The Islands Trust continues to work on allowing more rental suites to be created island-wide, with local trustees reviewing a first draft of a new bylaw last week.
The bylaw that came before the Salt Spring Local Trust Committee (LTC) for first reading Feb. 15 did not include allowing dwellings in accessory structures as first proposed when the LTC directed staff to create the bylaw last November. Staff advised that change would require an amendment to the official community plan (OCP). Instead, staff proposed an interim action to amend the land use bylaw (LUB) to allow secondary suites in all zones. Secondary suites are suites either within or attached to a principle single-family dwelling unit, a definition that doesn’t include other dwellings that could be located in a garage or other structure on a property.
Trustees decided not to give the draft bylaw first reading and instead sent it back to staff to add in the definition of suites in accessory buildings. Trustee Laura Patrick said the objective of looking at accessory dwellings in all zones was “to cast a really wide net across the island in search of people who are willing to be landlords.” She said including suites in garages or other spaces not inside a home might make the prospect of becoming a landlord more attractive.
Patrick argued that both secondary suites inside homes and suites in accessory buildings could be considered the same thing as the impact on the property is comparable. She questioned whether an OCP amendment would be needed in this case, as the plan leaves room for interpretation.
In a presentation to the LTC, Housing Action Program Task Force chair Rhonan Heitzmann said the task force is taking environmental concerns, including the carrying capacity of the island, very seriously.
“The environmental impact of a suite or dwelling unit is the same whether it is contained within the footprint of a main house or above a garage or a shop or within the walls of a seasonal cottage or studio,” he noted. “To claim otherwise is a logical fallacy that serves only to limit the uptake of the intended use of the bylaw effort underway.”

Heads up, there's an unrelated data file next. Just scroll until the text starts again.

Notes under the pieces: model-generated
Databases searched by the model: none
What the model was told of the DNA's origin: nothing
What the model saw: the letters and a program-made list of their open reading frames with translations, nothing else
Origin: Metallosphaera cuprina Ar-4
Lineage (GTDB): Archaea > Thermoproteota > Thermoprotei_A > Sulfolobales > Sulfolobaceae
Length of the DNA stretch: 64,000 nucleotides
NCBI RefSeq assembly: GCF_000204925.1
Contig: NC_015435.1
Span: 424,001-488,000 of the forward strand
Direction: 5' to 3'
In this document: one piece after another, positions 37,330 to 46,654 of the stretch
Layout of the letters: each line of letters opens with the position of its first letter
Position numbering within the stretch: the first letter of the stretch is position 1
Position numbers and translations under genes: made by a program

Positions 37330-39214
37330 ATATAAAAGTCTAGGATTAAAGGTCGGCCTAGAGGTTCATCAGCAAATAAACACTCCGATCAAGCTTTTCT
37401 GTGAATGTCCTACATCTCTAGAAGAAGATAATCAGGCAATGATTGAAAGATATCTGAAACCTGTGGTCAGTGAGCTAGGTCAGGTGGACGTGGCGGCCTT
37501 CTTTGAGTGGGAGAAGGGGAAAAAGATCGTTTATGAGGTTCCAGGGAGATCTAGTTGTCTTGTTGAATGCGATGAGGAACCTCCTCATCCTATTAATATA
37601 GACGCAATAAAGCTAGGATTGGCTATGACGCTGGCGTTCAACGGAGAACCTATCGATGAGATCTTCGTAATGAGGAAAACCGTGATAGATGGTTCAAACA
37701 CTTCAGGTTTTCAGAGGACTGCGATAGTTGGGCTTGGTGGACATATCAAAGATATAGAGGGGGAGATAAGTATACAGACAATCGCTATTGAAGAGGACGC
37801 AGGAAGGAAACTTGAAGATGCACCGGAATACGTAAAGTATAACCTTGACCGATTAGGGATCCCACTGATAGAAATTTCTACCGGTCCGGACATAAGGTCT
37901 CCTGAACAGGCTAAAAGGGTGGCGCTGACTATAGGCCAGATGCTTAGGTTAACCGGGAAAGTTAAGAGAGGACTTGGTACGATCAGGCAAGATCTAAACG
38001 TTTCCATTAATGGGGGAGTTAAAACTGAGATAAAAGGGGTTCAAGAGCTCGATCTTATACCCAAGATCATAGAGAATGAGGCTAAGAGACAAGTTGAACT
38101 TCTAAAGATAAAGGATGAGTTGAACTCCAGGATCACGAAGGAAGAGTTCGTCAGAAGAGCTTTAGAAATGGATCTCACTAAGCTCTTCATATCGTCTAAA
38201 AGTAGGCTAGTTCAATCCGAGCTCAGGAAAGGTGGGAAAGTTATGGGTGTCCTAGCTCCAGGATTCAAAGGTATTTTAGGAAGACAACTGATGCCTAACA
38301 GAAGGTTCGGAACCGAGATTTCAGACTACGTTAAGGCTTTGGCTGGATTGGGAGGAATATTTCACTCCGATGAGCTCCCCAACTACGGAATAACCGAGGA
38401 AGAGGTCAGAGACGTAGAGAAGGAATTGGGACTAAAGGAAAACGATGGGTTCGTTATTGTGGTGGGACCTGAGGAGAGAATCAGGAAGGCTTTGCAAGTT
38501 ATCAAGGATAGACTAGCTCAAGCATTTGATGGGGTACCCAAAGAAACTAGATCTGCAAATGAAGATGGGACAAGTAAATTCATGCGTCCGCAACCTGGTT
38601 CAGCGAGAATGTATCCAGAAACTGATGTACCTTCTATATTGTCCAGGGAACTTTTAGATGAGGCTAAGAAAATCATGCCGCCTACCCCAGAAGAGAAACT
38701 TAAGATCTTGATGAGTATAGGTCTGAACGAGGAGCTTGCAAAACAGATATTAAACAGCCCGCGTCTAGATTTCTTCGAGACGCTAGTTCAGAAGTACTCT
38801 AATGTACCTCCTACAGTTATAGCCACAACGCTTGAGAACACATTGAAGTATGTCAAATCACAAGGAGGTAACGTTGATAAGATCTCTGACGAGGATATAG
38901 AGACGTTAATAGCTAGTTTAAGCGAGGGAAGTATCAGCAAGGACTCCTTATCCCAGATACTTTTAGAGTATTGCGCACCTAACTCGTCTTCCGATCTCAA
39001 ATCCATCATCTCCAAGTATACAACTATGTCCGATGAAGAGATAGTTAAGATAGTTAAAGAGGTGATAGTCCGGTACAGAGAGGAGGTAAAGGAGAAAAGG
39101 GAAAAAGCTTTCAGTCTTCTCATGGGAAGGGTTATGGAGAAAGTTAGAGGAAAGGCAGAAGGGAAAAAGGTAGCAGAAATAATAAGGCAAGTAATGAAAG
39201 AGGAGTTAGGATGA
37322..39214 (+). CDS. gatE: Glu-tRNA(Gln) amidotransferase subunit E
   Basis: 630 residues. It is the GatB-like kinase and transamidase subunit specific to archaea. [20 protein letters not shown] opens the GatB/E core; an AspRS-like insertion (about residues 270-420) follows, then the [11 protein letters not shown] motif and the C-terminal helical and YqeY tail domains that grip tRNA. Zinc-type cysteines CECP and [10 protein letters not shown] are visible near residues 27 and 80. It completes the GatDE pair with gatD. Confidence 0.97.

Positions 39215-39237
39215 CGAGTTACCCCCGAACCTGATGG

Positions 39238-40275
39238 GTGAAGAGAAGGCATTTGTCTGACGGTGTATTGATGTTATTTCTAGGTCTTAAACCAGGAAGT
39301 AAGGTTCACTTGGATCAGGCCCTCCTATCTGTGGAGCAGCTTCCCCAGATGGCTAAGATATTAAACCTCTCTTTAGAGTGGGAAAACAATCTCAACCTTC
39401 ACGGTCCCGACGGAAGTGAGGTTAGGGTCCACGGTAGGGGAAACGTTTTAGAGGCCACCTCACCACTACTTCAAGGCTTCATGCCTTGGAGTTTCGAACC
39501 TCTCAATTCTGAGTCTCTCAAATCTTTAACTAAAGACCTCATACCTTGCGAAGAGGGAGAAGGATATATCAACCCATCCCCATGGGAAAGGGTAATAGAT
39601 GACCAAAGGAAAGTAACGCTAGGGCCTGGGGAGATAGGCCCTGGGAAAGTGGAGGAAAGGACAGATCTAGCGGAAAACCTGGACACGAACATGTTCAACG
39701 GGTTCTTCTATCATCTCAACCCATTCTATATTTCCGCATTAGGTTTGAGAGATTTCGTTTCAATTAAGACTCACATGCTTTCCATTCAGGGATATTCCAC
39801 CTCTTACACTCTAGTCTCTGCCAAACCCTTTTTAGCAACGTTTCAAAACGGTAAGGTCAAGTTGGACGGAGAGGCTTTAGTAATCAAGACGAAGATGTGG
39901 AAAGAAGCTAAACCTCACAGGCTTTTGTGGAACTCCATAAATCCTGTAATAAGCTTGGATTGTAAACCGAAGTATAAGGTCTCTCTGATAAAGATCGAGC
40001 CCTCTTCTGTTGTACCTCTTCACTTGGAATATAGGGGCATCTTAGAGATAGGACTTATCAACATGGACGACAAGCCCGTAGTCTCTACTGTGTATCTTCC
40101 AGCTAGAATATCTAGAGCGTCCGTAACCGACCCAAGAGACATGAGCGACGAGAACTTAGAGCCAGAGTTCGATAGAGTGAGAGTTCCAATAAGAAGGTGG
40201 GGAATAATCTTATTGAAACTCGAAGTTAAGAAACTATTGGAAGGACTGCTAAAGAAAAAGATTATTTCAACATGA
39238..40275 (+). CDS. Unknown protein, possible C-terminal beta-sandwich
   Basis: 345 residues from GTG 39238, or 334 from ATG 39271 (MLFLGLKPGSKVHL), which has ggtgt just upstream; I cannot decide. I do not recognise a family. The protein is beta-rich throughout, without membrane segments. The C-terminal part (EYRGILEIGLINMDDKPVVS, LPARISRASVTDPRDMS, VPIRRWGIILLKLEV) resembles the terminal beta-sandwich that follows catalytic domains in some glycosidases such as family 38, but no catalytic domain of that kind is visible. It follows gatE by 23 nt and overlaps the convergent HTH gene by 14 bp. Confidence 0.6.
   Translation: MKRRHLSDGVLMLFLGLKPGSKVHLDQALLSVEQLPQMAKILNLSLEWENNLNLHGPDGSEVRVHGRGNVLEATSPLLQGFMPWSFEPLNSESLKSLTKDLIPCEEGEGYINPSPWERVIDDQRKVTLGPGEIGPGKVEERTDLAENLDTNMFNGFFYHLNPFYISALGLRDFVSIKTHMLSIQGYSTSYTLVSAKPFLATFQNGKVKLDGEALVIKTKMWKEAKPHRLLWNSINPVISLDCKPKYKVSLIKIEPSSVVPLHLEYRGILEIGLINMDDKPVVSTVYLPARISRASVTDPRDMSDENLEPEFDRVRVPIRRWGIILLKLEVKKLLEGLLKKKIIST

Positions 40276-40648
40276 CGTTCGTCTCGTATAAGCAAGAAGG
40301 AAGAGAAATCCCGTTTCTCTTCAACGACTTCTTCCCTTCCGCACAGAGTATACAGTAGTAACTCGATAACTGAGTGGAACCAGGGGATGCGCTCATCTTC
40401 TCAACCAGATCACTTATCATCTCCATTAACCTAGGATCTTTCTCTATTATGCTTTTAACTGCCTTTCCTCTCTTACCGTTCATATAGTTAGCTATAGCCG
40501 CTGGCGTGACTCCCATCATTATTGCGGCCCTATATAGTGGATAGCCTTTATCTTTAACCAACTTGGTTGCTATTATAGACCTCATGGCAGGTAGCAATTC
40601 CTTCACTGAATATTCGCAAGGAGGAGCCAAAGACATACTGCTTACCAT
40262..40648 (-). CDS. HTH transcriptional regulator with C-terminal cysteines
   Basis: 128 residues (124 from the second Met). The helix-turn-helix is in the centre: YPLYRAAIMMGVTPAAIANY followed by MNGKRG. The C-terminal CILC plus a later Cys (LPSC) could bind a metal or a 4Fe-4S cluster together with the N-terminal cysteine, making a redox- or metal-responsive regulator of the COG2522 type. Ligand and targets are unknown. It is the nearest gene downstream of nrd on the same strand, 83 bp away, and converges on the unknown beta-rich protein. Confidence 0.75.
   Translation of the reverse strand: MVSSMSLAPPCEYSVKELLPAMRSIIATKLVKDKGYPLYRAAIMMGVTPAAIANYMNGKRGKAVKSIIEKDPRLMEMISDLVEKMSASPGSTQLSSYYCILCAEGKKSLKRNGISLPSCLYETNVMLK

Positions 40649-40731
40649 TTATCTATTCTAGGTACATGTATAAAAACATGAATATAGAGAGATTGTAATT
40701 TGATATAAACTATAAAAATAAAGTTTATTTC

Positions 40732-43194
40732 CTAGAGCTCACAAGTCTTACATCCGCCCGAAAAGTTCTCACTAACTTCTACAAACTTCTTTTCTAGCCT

Staff were also instructed to remove the definition of density in the draft bylaw, and to look at what conditions and restrictions should be in the bylaw to phase in any new suites and manage the impacts.
Patrick said that the number of suites approved should be limited, not an outright use, and this use should be monitored.
Heitzmann said a secondary dwellings registry should be set up, perhaps with a defined quota available to property owners island wide “who can prove adequate water and waste management on a first-come, first- served basis.” This would control the uptake and use of secondary dwellings in an incremental way, he said, and hopefully assuage the concerns of some regarding population growth.
Patrick also asked whether the current restrictions on secondary suites in the rural upland and rural watershed zones could be lifted, instead replacing them with other conditions in the bylaw. She argued that some properties in these zones may be suitable for another dwelling depending on its current use.
“We’re trying to find people who want to do the right thing,” she said. “If we had the conditions in the bylaws that gave that flexibility yet also gave that control so that we didn’t have abuse and did just not add density, we’re just using unused space.”